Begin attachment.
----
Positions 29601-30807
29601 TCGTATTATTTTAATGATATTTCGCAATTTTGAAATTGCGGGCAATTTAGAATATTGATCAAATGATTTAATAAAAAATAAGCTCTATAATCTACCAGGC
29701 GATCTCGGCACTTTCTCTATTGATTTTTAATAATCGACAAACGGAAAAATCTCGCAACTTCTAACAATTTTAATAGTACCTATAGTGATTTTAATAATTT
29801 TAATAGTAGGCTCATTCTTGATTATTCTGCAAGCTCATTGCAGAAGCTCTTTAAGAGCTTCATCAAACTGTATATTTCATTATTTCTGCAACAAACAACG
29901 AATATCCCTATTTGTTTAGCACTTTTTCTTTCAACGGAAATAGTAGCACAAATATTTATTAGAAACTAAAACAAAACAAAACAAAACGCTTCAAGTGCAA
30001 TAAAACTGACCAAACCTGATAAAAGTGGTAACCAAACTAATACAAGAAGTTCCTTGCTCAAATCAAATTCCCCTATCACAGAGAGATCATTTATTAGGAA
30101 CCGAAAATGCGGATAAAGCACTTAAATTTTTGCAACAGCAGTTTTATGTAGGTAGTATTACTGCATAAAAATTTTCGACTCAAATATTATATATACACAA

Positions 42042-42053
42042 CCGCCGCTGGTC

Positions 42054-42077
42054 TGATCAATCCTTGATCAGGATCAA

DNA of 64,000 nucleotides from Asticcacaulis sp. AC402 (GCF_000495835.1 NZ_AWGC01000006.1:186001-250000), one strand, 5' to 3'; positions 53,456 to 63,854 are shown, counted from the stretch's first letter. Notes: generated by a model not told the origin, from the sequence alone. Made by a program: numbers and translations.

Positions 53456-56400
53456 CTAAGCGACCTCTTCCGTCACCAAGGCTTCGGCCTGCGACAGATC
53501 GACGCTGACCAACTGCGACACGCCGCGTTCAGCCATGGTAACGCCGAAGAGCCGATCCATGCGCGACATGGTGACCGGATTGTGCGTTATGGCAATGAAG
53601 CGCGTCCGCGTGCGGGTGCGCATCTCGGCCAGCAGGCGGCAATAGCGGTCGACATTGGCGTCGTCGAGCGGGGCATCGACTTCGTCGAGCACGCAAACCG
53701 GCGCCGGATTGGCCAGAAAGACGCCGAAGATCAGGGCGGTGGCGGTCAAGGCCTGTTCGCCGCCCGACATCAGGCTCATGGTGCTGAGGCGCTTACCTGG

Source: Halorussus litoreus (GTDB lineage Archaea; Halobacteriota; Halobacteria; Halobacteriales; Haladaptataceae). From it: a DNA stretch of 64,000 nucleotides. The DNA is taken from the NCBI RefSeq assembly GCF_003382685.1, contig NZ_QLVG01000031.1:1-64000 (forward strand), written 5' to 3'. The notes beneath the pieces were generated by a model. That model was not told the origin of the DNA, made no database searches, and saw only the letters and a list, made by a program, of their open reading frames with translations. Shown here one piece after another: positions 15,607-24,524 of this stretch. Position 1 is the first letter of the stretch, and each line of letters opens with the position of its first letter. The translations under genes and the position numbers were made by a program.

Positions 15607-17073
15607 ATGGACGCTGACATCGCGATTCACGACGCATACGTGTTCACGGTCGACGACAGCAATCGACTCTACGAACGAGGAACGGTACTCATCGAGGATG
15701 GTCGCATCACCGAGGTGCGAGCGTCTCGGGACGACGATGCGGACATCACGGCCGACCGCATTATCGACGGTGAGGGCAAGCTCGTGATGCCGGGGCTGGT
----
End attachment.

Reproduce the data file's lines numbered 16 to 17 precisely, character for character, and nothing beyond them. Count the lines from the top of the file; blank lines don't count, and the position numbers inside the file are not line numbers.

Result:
53601 CGCGTCCGCGTGCGGGTGCGCATCTCGGCCAGCAGGCGGCAATAGCGGTCGACATTGGCGTCGTCGAGCGGGGCATCGACTTCGTCGAGCACGCAAACCG
53701 GCGCCGGATTGGCCAGAAAGACGCCGAAGATCAGGGCGGTGGCGGTCAAGGCCTGTTCGCCGCCCGACATCAGGCTCATGGTGCTGAGGCGCTTACCTGG